BBC sport have recently reported that FIFA are promising a “definite decision” on Goal-line technology at a special IFAB meeting on July 2nd, the day after the Euro 2012 final.
However goal-line technology alone is not enough. At a time when even old-fashioned cricket is joining tennis, rugby union and even minority sports such as Rugby League in adopting video technology the game of football’s governing body need to go much, much further.
Now nobody is calling for game to be ruined by endless breaks in play for refereeing decisions, as is the case in the NFL, but Managers, players and referees are almost unanimous in their support for video technology. The reasoning being that it is now simply too important and there is too much on the line, when one decision from the man with the whistle can cost millions of pounds, for the wrong decision to be made.
These 3 recent examples highlight why video technology is long overdue:
Mario Balotelli‘s stamp on Scott Parker: After stamping on Scott Parker, which ultimately was judged to have been deliberate by the FA, Balotelli did not receive any instant punishment but rather went on to score the winning penalty deep into injury time, and possibly bring and end to Tottenham’s title challenge.
Joey Barton red card for a “Headbutt” against Norwich: Given the amount of time that play was allowed to continue for before the red card was shown to Barton it seems unlikely that the assistant referee did anything more than simply guess. The sending off of Barton, mid-way through the first-half, created a dramatic change in the pattern of play and eventually resulted in a defeat for QPR from a winning position.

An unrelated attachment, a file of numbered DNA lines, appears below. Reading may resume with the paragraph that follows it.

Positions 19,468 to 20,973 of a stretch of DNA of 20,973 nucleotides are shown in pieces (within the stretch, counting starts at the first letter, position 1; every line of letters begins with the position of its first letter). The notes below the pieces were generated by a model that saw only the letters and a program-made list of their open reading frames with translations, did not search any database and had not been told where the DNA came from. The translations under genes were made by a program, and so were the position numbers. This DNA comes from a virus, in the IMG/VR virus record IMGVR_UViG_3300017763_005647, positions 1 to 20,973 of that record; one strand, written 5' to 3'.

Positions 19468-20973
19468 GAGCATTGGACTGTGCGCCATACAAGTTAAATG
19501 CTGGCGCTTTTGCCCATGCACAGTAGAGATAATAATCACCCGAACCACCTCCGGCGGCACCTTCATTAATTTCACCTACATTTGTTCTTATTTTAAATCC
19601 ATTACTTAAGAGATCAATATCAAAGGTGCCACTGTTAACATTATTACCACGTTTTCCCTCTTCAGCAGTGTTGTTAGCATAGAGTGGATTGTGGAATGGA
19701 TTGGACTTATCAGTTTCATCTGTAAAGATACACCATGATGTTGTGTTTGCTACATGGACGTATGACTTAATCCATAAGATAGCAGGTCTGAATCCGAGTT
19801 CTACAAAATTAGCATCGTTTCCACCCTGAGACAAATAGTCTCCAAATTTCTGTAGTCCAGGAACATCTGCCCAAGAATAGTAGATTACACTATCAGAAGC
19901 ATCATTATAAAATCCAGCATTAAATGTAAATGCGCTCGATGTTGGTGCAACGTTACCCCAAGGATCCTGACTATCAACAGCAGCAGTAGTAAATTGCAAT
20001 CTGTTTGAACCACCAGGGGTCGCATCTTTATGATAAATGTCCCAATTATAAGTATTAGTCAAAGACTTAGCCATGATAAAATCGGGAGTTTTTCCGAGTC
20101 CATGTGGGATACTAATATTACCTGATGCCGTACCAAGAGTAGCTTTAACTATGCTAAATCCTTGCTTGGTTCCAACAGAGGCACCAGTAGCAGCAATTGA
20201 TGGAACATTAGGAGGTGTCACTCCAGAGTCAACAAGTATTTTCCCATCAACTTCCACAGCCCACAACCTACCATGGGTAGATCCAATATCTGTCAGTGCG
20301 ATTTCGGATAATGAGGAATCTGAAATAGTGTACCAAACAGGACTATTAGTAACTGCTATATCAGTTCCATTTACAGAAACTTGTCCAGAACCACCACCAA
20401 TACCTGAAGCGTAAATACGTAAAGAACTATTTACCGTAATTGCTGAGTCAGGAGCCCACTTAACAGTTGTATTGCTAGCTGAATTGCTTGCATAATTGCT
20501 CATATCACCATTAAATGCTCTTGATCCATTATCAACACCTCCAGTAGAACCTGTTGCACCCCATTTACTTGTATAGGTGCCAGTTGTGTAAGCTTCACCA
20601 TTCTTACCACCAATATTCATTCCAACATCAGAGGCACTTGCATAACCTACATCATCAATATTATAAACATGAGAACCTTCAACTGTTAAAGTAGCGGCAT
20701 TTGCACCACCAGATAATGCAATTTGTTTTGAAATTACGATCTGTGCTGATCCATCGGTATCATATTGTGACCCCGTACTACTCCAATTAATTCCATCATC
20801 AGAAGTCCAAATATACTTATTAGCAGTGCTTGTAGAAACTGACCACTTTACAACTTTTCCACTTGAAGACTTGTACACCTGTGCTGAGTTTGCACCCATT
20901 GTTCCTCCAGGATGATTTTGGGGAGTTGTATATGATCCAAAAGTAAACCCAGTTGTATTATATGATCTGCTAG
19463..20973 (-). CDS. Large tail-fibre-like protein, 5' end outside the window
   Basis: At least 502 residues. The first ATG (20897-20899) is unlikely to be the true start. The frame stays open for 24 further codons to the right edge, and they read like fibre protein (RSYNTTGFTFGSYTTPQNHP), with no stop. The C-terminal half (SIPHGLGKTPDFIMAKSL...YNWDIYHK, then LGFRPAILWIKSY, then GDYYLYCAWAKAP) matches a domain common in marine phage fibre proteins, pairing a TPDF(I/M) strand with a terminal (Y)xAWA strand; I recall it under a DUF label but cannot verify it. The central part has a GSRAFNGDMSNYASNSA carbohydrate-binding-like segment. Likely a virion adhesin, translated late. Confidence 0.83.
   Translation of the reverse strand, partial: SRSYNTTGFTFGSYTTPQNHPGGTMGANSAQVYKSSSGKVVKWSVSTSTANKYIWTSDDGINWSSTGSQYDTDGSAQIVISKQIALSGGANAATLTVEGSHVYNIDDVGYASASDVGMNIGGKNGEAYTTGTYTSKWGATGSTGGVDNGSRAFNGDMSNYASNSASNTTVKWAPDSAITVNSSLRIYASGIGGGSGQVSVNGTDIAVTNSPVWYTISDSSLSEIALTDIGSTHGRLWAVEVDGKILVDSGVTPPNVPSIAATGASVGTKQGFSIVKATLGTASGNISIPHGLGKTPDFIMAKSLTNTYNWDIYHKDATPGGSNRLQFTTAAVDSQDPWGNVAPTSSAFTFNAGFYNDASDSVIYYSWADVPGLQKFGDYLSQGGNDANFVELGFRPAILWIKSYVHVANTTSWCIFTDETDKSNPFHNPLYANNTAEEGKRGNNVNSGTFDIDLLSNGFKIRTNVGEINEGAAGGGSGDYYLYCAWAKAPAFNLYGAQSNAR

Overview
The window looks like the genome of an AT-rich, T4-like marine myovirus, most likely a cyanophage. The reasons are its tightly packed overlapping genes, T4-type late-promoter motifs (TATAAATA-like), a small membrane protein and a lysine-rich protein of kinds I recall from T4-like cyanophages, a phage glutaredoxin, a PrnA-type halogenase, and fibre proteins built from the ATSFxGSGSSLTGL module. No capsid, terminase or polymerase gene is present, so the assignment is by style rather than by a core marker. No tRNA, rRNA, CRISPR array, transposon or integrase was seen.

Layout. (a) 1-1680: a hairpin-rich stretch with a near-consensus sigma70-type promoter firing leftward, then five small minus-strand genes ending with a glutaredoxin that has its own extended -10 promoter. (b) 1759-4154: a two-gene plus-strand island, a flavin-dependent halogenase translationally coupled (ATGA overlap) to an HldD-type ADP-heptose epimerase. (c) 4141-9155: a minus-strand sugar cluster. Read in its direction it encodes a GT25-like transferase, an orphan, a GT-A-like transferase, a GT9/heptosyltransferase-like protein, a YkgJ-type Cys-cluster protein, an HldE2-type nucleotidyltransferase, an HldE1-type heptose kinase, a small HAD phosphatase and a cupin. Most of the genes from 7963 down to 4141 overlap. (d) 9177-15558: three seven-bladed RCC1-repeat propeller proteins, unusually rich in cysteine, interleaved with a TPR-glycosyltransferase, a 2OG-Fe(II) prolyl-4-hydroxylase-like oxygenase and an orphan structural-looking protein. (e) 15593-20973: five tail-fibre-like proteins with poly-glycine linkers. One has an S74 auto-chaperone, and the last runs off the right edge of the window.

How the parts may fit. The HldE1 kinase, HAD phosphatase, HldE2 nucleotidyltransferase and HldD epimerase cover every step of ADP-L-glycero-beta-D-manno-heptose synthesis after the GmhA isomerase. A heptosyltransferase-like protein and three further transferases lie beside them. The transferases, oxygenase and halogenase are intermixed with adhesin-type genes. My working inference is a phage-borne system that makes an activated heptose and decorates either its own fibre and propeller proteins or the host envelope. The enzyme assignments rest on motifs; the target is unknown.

The 3 points lost this day may have not happened had Joey Barton remained on the field and a win may have even saw Neil still in the hot seat of a football club rather than a tractor.
Frank Lampard‘s disallowed World Cup goal: Okay this may not be the most recent example but I’m sure the failure of Jorge Larrionda and his officials to correctly identify Frank Lampard’s strike, in the 2010 World Cup, as having crossed the line is still vivid in the nightmares of any England fan.
While Germany supporters may point to 1966 and the debatable Geoff Hurst goal, the fact of the matter is that video technology wasn’t available then but…it is now.